August 28, 2015

esProc Simplifies SQL-style Computations – Transpose Rows and Columns

During database application development, we often need to deal with complicated SQL-style computations. The transposition of rows and columns is one of them. Oracle uses pivot function to realize this computation. The other databases haven’t the counterparts to realize it directly, which makes the corresponding code difficult to write, understand and maintain. Besides, even the pivot function can only transpose the fixed columns, but is powerless about the unfixed ones. So are the other databases. Generally all of them must resort to the high level programming languages to realize the dynamic SQL.

However, coding this computation with esProc will be concise and easy to understand. We’ll use an an example to illustrate this.

The following figure shows part of the SALES – a database table where order data are stored.

It is required to compute the total order amount, the maximum and minimum order amount, and the total number of orders of each month of the year 2013, and then transpose the data into a table with thirteen columns and four rows, in which the four operations occupy the first column, with subtotal being the column name, and every month covers a column, with the column names being 1, 2, 3, 4… The first five fields are as follows:

esProc code:

A1:Execute the SQL statement of selecting the data of the year 2013 and grouping and summarizing the data by the month. Result is as follows:

This simple SQL statement for data grouping and summarizing is supported by any database. The difficulty is the transposition of rows and columns following it.

A2=create(subtotal).record(["OSum","OMAX","OMIN","OCount"])

This line of code creates an empty table sequence where there is only one field: subtotal, as shown below:


Note: A table sequence is a data type in esProc. It is a structured two-dimension table similar to the data table of in SQL, but with more powerful function and more flexible usage. By the way, the result of A1 is a table sequence as well.

B2=A2.derive(${to(A1.len()).string()}).

This line of code adds twelve columns to the table sequence in A2 and thus forms the data structure after the transposition, as shown below:


derive function is used to add new columns to an existing table sequence so as to form a new one. For example, derive(1) means adding one column, where 1 is the field name and the field value is the same as the column name. derive(0:field1, null:field2) means adding two columns, where, respectively, field names are field1 and field2 and field values are 0 and null.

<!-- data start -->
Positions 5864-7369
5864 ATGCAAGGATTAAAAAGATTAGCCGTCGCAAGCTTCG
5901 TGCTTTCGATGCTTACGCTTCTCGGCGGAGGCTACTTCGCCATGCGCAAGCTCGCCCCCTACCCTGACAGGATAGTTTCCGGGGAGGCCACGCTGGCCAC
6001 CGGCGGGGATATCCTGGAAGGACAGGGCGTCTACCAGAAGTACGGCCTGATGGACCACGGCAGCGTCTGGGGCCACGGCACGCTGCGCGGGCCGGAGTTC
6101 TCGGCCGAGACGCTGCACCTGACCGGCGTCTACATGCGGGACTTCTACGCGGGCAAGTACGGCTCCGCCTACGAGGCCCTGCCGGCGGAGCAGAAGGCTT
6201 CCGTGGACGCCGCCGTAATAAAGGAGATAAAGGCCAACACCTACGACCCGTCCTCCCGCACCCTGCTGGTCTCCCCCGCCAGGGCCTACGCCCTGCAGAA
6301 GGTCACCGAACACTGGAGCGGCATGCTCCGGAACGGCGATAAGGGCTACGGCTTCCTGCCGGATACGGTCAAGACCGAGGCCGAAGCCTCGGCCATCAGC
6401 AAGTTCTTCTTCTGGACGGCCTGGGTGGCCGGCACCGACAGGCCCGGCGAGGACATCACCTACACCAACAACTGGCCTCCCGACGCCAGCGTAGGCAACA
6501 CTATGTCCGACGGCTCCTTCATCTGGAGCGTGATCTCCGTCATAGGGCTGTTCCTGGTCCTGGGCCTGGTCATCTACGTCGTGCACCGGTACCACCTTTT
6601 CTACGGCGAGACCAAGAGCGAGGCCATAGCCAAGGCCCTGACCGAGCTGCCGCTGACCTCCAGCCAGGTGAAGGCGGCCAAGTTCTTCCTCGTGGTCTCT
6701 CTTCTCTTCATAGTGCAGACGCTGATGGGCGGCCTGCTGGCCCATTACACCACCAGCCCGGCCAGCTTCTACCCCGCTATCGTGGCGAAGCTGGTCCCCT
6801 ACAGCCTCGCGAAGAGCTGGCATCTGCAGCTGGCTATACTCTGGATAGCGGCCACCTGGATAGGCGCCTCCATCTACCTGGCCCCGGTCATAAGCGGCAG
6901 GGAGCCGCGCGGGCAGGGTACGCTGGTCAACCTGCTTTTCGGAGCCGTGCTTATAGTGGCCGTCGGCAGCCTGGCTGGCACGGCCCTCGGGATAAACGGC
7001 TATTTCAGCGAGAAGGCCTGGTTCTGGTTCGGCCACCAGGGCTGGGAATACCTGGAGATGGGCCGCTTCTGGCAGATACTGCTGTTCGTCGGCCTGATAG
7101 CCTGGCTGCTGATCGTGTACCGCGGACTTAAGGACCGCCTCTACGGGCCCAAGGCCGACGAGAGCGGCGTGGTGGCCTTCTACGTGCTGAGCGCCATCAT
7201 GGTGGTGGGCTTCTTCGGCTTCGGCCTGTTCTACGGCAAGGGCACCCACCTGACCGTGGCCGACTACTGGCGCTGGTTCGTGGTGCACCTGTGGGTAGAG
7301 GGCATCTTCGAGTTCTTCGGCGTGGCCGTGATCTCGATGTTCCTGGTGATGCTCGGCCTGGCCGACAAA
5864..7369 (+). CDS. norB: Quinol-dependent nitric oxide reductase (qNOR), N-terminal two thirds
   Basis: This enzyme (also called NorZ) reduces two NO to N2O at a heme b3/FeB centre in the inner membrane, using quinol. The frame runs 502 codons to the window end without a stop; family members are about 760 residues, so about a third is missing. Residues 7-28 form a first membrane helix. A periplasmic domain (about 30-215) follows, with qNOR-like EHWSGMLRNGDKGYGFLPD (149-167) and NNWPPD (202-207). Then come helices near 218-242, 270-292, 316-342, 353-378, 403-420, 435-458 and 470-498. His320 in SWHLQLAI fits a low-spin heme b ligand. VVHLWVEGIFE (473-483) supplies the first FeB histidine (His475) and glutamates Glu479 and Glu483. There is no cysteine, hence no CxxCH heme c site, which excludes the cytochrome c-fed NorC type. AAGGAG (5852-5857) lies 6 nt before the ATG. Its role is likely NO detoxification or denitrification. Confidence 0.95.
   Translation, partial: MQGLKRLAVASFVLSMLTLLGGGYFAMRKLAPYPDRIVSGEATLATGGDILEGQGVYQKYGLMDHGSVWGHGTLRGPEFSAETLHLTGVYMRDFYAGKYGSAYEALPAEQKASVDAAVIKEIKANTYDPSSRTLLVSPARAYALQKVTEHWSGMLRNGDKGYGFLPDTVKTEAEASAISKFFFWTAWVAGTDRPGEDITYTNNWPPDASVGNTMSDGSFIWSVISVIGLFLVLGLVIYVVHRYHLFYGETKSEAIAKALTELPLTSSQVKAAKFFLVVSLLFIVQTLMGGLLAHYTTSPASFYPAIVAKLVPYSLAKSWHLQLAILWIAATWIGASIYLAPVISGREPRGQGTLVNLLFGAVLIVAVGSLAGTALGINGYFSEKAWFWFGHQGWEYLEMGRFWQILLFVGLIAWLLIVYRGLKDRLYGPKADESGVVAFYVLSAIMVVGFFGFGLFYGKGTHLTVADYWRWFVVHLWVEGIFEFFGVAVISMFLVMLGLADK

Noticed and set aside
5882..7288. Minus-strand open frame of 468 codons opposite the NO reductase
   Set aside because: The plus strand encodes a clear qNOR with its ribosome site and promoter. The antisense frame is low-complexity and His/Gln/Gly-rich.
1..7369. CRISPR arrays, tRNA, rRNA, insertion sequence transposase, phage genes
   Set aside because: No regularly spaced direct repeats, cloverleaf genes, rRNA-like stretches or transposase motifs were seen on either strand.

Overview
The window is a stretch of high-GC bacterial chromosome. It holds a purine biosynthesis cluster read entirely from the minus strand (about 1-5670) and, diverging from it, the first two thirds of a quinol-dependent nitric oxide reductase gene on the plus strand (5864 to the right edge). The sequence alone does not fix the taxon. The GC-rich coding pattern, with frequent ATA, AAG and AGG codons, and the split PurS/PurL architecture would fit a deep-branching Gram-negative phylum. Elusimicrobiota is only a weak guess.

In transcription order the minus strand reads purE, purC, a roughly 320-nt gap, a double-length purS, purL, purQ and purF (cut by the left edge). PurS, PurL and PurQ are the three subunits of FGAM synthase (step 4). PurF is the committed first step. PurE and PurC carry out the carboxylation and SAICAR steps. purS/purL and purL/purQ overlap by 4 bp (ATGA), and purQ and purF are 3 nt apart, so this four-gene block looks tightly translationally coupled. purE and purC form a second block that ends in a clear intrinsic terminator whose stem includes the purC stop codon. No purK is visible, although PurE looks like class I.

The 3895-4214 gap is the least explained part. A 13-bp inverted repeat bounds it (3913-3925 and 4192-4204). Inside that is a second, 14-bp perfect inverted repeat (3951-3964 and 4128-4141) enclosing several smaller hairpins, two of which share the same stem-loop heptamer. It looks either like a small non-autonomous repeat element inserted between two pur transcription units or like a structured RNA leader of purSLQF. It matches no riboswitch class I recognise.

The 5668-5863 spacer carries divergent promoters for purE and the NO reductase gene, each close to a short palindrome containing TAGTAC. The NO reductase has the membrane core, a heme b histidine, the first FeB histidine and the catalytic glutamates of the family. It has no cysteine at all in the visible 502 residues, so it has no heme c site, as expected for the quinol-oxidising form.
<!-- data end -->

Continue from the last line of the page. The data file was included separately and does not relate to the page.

According to the requirement of transposition, twelve columns should be added here, for which the code should be derive(1,2,3,4,5,6,7,8,9,10,11,12). A macro, that is ${}, whose role is to convert a string into an expression, is used here in order to generate the code dynamically. to(A1.len()) in the macro is a sequence, whose value is [1,2,3,4,5,6,7,8,9,10,11,12]. The function string() is used to convert the sequence into the string “1,2,3,4,5,6,7,8,9,10,11,12”.

A3-A5:Perform loop on A1, accessing one record each time, rearranging it vertically and, at the same time, modifying the corresponding column in the table sequence in B2. Please note the working range of the loop statement can be represented by the indentation, with no need of using braces ({}), or begin/end. So both B4 and B5 are in the working range and neither A4 nor A5 is in it.

Note: In esProc’s loop body, the loop variable is the cell where for statement is entered. In other word, A3 can be used to reference the current record and A3.MONTH can be used to reference the MONTH field of the current record.

B4=A3.OSum | A3.OMAX | A3.OMIN | A3.OCount

This line of code concatenates the summarized fields of the current record in columns. The operator “|” represents concatenation. For example, the records of December in A1 should be like this after being concatenated:


A3.OSum in the code represents the OSum field of the current record. Since OSum is the second field of the records, it can be referenced by its sequence number, thus the code shall be written as A3.#2. 
Equally, the above line of code can be put as B4=A3.#2 | A3.#3 | A3.#4 | A3.#5.

B5=eval(“B2.run(B4(#):#”+ string(#A3+1)+ “)”).

This line of code means modifying the fields in B2 based on the result of B4.

eval function parses strings into expressions dynamically. For example, the computed result of eval(“2+3″) is 5; and here B2.run(B4(#): #13), the loop code for December, in eval function means inserting members of B4 in order into the 13th column (i.e. December) in B2 according to the sequence numbers of the records in B2.

run function is used to modify the fields. For instance, run(field1+field2:field1, 0:#2) means modifying the value of field1 into field1+field2 and the value of the second field (i.e. #2) into 0.

#A3 means the current loop number. Its value is 1 when the first loop is being executed, and the value is 2 when the second one is being executed, and so on and so forth.

When the loop statement in A3-B5 is executed, the final result will be got in B2. The first several columns are as follows:
In addition, esProc program can be called by the reporting tool or a Java program in a way similar to that in which a Java program calls an ordinary database. The JDBC provided by esProc can be used to return a computed result of the form of ResultSet to the Java main program. For more details, please refer to the related documents。